Take the 2-minute tour ×
Stack Overflow is a question and answer site for professional and enthusiast programmers. It's 100% free, no registration required.

We all hate Internet Explorer when building HTML templates, or modifying websites. Well I recently built a PHP image script to hide the location of the URL. It works fine for Firefox, Chrome and even Safari.

Internet Explorer refuses to display the image from the PHP script. It does not even give the broken image icons. Simply blank squares.

Android also has the same issue, but I can get to that another time and might be related.

Here is my code for the image script:

$image_id = $_GET['id'];

include "mysql_connect.php";
$sql = "SELECT * FROM images WHERE code='$image_id'";
$result = mysql_query($sql);
$r=mysql_fetch_array($result);

$imagepath=$r['path'];

// Produce proper Image
header("Content-type: image/jpeg");

echo file_get_contents("$imagepath");

I searched high and low on Google and this website. Could not find a solid source explaining why Internet Explorer is not displaying the image.

Any help is greatly appreciated.

share|improve this question
    
What is the raw output of this script? Does it look identical to the JPEG data on disk? No trailing or preceding output? –  deceze Jan 3 '13 at 22:57
    
For Firefox, it displays the image. Internet Explorer shows ASCII code it appears. I've also tried using include($imagepath); –  JCastell Jan 3 '13 at 23:00
    
Either you are outputting whitespace before or after the image data, or you are missing a content-length header. You also have and SQL injection problem with this script. –  datasage Jan 3 '13 at 23:00
    
Can you link the webpage? I wanna test it –  Davide Berra Jan 3 '13 at 23:01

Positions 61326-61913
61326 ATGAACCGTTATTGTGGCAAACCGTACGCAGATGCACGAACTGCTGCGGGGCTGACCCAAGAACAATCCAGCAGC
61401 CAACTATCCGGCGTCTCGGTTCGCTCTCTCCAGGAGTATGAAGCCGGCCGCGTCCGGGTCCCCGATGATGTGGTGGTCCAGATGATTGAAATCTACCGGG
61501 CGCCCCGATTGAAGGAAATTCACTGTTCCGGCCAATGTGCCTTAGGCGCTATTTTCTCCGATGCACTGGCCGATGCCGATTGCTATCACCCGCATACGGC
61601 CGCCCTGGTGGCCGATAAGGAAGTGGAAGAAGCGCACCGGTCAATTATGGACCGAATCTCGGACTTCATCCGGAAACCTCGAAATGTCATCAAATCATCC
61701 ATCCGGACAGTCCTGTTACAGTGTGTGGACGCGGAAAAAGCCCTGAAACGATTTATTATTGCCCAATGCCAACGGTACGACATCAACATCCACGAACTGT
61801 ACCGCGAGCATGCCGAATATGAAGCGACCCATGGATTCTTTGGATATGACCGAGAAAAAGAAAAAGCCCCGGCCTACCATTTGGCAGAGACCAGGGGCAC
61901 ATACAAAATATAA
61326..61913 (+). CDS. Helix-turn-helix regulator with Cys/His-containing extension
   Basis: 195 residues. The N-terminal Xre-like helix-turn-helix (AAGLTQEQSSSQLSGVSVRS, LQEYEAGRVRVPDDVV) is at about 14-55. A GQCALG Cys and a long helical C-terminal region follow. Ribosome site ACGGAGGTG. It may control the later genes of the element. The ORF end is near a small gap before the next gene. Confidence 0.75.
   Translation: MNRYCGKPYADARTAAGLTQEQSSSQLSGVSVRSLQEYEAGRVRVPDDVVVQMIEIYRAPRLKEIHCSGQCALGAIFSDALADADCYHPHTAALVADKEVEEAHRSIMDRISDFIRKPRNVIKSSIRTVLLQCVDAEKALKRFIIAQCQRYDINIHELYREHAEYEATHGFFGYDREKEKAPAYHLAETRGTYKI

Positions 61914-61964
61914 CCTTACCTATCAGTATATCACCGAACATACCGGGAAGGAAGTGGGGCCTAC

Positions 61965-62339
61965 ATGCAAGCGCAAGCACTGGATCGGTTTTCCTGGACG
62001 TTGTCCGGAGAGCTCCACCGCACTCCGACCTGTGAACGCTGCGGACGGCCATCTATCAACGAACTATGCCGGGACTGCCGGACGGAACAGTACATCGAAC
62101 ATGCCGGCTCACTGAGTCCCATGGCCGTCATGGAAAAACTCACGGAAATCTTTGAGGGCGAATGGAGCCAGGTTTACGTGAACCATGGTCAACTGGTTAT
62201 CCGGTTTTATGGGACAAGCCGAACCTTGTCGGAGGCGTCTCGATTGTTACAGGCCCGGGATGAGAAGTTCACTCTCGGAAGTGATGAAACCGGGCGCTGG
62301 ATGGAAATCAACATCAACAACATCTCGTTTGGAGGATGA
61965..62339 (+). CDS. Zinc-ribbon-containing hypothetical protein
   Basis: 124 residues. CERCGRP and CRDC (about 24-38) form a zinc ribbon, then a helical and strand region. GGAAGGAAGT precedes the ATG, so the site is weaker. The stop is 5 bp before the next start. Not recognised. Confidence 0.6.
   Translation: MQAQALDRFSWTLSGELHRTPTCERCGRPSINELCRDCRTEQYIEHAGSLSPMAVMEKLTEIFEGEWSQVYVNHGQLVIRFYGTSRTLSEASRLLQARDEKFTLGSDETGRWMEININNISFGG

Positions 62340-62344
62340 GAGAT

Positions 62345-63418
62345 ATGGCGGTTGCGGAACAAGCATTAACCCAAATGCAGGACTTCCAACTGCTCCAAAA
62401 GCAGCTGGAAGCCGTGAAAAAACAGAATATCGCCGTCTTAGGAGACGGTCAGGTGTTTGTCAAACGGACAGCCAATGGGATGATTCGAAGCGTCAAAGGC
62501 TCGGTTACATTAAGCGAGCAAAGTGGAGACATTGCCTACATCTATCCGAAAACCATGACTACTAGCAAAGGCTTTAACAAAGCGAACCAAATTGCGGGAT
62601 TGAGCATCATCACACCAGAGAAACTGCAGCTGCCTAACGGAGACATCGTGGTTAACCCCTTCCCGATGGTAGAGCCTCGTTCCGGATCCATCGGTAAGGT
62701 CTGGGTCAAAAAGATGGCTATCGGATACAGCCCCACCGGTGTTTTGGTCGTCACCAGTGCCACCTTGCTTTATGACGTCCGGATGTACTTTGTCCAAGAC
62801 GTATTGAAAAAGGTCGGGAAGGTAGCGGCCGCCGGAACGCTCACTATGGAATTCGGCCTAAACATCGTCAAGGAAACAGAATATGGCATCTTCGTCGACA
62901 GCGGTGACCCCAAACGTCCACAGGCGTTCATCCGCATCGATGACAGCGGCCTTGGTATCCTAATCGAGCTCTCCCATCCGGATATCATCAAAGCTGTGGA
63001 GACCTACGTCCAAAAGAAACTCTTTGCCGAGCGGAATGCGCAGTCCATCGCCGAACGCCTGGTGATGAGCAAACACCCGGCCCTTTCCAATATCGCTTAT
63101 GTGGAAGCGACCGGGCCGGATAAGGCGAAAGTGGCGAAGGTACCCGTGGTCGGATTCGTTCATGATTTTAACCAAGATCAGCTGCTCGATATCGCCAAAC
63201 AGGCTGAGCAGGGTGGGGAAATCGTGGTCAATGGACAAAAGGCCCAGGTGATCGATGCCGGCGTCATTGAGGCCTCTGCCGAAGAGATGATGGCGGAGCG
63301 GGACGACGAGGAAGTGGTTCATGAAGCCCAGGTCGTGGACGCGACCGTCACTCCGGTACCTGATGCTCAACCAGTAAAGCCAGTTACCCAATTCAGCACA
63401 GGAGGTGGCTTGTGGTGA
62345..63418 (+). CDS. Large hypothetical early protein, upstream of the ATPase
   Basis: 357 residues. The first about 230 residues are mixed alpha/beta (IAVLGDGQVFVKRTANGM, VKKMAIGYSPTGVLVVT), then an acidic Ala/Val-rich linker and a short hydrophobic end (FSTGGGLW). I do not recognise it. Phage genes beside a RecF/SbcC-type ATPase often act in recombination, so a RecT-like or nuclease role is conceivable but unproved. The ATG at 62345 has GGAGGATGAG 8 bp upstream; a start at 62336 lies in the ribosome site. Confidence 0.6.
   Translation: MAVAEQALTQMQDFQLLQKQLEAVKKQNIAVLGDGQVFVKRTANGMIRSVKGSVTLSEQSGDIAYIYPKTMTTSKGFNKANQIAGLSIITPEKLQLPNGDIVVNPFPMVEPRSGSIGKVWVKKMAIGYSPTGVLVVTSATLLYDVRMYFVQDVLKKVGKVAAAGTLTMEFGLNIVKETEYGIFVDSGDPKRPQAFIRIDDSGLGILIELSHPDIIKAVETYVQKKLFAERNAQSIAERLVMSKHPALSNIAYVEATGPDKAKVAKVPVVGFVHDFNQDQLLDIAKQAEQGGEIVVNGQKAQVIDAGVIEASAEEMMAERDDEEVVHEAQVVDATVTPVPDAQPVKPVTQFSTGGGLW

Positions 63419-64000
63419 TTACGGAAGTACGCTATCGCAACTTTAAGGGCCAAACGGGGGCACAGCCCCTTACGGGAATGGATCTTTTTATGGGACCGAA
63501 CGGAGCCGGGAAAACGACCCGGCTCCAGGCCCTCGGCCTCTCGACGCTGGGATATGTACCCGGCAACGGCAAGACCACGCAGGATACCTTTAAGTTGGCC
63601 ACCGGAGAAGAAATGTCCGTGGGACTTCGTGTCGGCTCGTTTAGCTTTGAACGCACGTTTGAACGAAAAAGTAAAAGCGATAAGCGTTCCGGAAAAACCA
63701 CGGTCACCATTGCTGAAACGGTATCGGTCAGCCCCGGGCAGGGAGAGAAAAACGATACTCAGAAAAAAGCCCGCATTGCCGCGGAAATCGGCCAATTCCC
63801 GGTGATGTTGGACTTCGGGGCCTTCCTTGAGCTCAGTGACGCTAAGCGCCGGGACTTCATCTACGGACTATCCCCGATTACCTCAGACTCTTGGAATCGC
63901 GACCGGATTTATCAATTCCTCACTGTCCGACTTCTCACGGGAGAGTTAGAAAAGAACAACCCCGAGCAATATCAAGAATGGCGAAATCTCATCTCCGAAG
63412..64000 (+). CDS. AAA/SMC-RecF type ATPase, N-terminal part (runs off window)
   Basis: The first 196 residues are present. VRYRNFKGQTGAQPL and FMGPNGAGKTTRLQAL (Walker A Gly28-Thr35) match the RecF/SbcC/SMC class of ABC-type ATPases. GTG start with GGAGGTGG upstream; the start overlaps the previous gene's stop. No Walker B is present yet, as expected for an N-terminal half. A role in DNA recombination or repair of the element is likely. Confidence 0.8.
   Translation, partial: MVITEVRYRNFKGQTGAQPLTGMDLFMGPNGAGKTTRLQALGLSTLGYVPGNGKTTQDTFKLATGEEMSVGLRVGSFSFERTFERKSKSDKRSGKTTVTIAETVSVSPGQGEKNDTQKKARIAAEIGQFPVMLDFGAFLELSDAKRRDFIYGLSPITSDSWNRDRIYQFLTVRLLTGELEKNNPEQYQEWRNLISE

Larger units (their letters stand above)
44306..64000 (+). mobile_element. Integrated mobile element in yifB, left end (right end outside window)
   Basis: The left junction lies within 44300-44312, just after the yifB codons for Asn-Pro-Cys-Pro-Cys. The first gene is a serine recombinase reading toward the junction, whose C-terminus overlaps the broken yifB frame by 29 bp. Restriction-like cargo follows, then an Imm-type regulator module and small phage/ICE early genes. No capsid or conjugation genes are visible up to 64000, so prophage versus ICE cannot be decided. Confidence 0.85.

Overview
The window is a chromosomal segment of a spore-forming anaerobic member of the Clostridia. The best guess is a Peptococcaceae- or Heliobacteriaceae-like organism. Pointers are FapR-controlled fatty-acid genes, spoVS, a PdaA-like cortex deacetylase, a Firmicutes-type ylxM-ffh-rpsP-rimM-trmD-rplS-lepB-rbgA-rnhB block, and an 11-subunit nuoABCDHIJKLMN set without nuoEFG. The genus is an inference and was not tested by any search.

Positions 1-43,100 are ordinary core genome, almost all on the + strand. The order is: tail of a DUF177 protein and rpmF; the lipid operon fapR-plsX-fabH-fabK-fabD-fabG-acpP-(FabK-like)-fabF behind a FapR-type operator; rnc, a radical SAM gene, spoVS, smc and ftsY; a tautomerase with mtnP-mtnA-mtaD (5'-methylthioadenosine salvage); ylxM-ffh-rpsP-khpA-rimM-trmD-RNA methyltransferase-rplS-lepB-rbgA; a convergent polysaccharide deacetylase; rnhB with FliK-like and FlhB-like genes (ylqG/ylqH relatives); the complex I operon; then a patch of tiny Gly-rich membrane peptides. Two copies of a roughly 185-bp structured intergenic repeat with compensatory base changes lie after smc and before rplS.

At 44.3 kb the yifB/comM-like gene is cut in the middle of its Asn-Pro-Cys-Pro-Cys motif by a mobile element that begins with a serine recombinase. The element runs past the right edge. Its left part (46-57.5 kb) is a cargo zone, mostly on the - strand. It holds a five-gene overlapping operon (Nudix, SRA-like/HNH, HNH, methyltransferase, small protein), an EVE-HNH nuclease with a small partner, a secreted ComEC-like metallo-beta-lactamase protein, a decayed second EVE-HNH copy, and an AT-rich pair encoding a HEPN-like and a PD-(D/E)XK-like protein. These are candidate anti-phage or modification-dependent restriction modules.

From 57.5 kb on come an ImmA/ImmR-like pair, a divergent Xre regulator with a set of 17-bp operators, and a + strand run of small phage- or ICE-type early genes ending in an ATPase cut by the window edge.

1  
Sorry, cannot link. Signed an NDA and it's a porn website ;) –  JCastell Jan 3 '13 at 23:08

4 Answers 4

The Content-Type header name is written with an uppercase T. I am not sure if that is the issue, but some browsers might not recognize the Content-Type header when it is written with a lowercase t. Thus, you should use:

header("Content-Type: image/jpeg");

Something else that might be a problem, is when you try to display an image that is not a jpeg, but a png or gif, while you give the image/jpeg content-type header. So, you should ensure that you give the correct content-type to the browser.

share|improve this answer
    
Fixed the capital T. At the moment I am only testing with JPEG. –  JCastell Jan 3 '13 at 23:07

Internet explorer uses the mime type image/pjpeg. You use pjpeg for IE and jpeg for other browsers.

header("Content-Type: image/pjpeg");

Source: image/pjpeg and image/jpeg

share|improve this answer
    
Internet Explorer needs image/pjpeg as content-type only for progressive encoded jpegs –  Davide Berra Jan 3 '13 at 23:12
    
I read that somewhere, and tried it. Tried again. Still no luck. –  JCastell Jan 3 '13 at 23:13

Set the content length header.

header("Content-Length: " . filesize($imagepath));
share|improve this answer
    
Good suggestion, I did add that a little while ago when Datasage recommended it. There are no trailing white spaces either. –  JCastell Jan 3 '13 at 23:09

I think i know what is the problem!

IE expect you to use image/jpeg and not image/jpg. try this: Header("Content-Type: image/jpeg");

in fact all browsers accpet this way! you don't have to worry anymore!

share|improve this answer

Your Answer

 
discard

By posting your answer, you agree to the privacy policy and terms of service.

Not the answer you're looking for? Browse other questions tagged or ask your own question.